Monthly Archives: September 2014

Fig and creamed goat cheese bake

Figs are one of my favourite fruit and the season is sadly so short…  Therefore I cannot resist buying them when I happen to find them on a London fruit stall. I found these in Bayswater as I was coming out of my exam room last week and bought a huge bag of it. The smell was all I needed to feel on holiday again… 

This recipe was inspired by a dish my friend Sandrine made for us once at her beautiful place Le Domaine des Clos in Provence. Sandrine is married to a childhood friend of mine and I love spending time with them in the summer because they love what they do and they do it well and their friendship is one of the things that I always can count on when I head back to my birth town. I had kept a fragrant memory of this meal and especially of the plump figs, stewed in thick juice and creamy goat cheese that were served as a starter.

Fruit stall one of Berlin's markets

Fruit stall in one of Berlin’s markets

Ingredients list:

  • 10 to 12 figs, unpeeled and washed
  • 200g of fresh goat cheese
  • 150 of cream cheese
  • Handful of chopped basil
  • Cracked pepper

Wash and cut the tail end of the figs.

Slice them and arrange in an oven proof dish.

Mix the goat cheese and cream cheese together – This is only for the local version as English goat cheese tend to be dryer ; whereas elsewhere you might use a fresh creamy goat cheese on its own.

Drop dollops of the cheese amongst the fruit. Add pepper and basil leaves.

Bake in a hot oven for 30 minutes until the fruit are cooked and the juice has thickened. It is usually even better reheated the next day!

Serve as a starter with some Muscat de Rivesaltes or Sauternes. I adored this with a bottle of Macia Batle Dolce from Mallorca – a sweet white with remarquable balance and powerful aromas of white flowers and almond.

Figs and cheese

Figs and cheese



Salade de chou rave, pommes et noix au miel et à la cannelle

This is shared from one of my favourite blogs – all in French by an Italian lady : and you can “hear” the accent, which I love! So read in French or use Google translate (Pouah… ) just for the ingredients, and enjoy this pretty autumn salad on my behalf. I give you just one hint: “Chou rave” is “Kholrabi” in English and the season is short.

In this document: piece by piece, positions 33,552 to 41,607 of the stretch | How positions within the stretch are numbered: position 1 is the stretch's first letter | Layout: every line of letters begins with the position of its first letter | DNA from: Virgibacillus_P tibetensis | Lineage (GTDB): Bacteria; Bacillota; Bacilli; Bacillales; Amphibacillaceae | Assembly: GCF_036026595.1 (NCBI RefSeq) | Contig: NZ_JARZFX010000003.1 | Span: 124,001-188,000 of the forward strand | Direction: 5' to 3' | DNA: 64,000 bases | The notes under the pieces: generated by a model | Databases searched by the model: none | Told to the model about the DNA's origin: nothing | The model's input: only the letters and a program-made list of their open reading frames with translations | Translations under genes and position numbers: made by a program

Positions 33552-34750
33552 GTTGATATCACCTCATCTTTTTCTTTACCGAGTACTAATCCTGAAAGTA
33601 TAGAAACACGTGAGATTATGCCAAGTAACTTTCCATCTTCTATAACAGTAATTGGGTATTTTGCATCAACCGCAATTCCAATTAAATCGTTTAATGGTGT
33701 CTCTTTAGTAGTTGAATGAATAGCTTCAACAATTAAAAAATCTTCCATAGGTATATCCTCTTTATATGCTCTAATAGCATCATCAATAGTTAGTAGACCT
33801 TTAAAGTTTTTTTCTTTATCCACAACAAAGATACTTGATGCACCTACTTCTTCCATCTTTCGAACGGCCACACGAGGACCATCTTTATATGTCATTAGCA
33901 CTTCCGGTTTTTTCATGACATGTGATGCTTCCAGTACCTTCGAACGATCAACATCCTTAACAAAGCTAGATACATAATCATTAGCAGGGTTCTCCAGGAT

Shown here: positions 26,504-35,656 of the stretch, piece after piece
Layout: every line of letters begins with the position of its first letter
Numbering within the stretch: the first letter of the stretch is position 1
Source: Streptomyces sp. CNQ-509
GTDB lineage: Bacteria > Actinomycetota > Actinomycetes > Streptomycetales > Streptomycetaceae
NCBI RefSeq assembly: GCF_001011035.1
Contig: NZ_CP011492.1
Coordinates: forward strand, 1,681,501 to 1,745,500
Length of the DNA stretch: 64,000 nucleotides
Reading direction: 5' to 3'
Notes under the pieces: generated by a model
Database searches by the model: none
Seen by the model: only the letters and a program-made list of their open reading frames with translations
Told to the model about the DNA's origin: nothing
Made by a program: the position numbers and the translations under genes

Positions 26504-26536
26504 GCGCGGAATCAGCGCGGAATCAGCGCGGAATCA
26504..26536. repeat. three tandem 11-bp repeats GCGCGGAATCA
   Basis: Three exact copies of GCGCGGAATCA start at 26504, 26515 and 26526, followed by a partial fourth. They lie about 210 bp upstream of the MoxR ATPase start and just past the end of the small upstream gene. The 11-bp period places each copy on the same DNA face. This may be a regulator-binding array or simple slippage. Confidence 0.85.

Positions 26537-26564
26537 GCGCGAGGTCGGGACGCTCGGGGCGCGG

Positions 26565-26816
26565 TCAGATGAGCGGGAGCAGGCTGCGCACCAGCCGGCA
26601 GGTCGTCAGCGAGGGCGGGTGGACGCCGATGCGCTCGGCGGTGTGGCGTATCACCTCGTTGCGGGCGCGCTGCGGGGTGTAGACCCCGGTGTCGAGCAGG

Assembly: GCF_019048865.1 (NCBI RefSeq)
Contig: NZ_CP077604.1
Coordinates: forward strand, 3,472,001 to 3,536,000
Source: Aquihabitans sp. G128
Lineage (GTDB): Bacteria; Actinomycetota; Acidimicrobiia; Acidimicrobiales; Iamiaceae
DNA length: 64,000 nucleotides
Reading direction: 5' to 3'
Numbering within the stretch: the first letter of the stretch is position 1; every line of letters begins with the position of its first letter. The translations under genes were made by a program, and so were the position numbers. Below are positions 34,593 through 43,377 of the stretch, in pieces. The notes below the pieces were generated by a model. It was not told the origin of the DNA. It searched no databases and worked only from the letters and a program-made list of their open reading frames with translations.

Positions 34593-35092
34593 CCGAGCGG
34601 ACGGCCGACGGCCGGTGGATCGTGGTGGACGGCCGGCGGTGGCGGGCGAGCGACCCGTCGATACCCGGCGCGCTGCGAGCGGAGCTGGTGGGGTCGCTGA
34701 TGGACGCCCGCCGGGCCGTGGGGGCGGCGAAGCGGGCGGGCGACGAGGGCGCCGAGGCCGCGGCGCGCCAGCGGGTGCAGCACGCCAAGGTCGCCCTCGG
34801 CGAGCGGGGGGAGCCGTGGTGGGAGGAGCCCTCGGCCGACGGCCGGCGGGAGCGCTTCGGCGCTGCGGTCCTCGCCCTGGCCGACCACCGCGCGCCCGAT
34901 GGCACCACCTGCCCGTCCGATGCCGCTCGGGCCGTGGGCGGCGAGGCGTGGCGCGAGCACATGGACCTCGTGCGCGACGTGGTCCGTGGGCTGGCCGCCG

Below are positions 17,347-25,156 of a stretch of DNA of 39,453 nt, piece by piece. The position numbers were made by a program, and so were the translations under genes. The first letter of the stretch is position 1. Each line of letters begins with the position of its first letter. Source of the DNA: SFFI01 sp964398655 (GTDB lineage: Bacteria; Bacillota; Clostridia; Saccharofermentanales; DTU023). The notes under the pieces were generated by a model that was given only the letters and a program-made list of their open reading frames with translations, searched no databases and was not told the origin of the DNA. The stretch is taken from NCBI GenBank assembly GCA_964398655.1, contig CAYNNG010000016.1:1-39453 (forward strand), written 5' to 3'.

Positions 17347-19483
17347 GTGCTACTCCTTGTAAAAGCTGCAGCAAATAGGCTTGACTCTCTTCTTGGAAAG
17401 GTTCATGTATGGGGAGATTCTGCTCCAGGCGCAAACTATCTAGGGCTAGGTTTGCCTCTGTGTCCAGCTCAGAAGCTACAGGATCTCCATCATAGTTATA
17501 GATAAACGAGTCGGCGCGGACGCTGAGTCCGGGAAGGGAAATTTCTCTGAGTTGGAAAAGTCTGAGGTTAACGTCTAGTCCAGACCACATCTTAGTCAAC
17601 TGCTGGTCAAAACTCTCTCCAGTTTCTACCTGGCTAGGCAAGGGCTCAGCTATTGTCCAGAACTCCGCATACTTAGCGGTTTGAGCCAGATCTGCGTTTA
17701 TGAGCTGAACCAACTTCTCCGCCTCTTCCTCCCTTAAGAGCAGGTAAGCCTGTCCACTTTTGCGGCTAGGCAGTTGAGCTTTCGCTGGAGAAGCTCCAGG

Back soon!!! Heads down revising for an exam…

Blog de cuisine de l'AMAP Belles Fontaines de la vallée

De chou de chou rave du chicoré sauvage…est-ce que c’est bien ça les mots de la chanson? Quand je chantais les comptines à mes filles et elles étaient toutes petites, ça marchait même si je me trompais de mot (et en sachant que…hum…chanter n’est pas mon fort)…mais maintenant elles me corrigent “Mais maman c’est ridicule, ce n’est pas cela!!!!” et donc sur le mot “chicoré” j’ai quelques doutes…Je vous chante la comptine parce que je l’ai chanté pendant toute la préparation de cette salade…eh oui il faut être bien bête pour faire cela, mais c’est ce qui se passe pour moi depuis huit ans, donc depuis que j’écoute, à tous moments de la journée, des disques de comptines (je vous rappelle qu’ici pas de tél) et c’est inévitable que, en préparant la salade avec mon beau chou-rave violet, j’ai poussé grave la chansonnette, comme dirait Charlotte avec son langage de presque pre-ado…

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